For many COOs, these principles are well-known, but new to their own leadership agenda. I’m not saying that there is a standard definition for the COO role nor a magic formula for success within it, but in my mind there is no doubt that we will see more and more COOs take on the talent, diversity and culture agendas to make their transformational aspirations come true.

Here are at least five ways in which the role of the COO could slowly be changing towards a more people- and diversity-focused role:

  1. Taking on broader responsibilities: What we see in many companies right now is that COOs must increasingly promote change and transformation across the wider business, also outside their own area of responsibility. In doing so, they have to rely on a talented, diverse and inclusive workforce to challenge the status quo – and leaders on all levels who are not afraid to tackle the enormous tasks of reconfiguring, reorganising and reinventing the business for the future.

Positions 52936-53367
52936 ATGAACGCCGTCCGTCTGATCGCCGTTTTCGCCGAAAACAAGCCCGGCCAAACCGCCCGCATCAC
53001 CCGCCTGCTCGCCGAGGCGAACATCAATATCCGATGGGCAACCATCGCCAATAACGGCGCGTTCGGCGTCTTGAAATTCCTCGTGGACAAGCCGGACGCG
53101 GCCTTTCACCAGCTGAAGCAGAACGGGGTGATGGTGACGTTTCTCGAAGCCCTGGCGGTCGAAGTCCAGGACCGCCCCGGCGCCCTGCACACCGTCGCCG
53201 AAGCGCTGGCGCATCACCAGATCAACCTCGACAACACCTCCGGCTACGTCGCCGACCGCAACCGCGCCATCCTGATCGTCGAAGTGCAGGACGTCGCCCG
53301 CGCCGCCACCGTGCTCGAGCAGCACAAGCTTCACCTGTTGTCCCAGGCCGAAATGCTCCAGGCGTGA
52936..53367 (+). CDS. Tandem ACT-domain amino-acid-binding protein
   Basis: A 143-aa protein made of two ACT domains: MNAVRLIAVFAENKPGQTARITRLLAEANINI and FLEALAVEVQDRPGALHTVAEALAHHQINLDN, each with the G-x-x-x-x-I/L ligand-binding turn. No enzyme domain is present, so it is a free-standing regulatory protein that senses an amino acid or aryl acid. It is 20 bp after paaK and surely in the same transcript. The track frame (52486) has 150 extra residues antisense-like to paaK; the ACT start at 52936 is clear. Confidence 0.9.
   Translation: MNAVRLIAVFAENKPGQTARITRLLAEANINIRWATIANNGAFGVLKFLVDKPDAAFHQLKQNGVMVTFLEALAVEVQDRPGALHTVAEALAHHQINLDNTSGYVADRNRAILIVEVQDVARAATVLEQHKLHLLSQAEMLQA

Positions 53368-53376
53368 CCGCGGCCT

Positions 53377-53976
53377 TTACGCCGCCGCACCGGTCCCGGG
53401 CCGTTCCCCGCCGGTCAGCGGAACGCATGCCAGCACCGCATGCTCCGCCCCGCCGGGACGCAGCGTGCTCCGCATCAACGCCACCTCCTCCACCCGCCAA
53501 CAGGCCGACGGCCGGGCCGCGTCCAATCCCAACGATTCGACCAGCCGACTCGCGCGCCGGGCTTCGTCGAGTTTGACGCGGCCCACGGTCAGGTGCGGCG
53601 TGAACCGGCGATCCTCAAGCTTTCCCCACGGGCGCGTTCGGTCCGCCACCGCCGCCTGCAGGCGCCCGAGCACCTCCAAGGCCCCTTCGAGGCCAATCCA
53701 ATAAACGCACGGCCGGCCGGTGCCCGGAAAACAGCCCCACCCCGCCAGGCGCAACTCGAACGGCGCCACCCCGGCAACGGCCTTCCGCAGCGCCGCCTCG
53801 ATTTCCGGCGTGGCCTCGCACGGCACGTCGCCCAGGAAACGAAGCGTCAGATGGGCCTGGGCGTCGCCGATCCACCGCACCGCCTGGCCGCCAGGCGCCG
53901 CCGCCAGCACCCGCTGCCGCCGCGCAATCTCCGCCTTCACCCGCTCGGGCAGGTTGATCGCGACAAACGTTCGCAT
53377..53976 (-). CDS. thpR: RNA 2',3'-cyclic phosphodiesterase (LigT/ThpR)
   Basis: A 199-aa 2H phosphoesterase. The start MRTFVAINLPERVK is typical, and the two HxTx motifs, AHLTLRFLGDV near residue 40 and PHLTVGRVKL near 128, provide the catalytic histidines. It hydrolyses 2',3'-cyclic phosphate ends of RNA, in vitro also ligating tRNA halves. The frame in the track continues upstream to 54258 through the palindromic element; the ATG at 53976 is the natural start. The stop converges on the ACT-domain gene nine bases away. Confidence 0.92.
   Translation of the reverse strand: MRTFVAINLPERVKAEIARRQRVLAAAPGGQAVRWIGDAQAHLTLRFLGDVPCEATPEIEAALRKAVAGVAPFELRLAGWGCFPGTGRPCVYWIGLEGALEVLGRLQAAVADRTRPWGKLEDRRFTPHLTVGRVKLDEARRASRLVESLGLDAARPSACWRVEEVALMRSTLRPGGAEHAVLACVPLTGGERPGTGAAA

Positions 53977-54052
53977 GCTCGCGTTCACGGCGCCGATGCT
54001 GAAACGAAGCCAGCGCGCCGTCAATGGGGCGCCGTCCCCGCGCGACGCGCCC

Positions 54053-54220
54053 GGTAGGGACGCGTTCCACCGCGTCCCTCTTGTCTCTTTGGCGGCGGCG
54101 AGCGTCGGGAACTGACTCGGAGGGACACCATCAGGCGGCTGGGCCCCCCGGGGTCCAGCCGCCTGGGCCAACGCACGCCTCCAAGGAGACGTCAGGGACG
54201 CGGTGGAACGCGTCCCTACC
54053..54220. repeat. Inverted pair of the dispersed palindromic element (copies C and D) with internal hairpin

2. Diverse thinking: As today’s companies are constantly aligning technology with business needs in order to stay ahead of evolving market forces, COOs everywhere will have to nurture the digital talent of the entire organisation. And it’s not only about realising even more value through business operations; it’s also about engaging customers more meaningfully and empowering digital innovation – something that again requires new ways of thinking and executing strategy.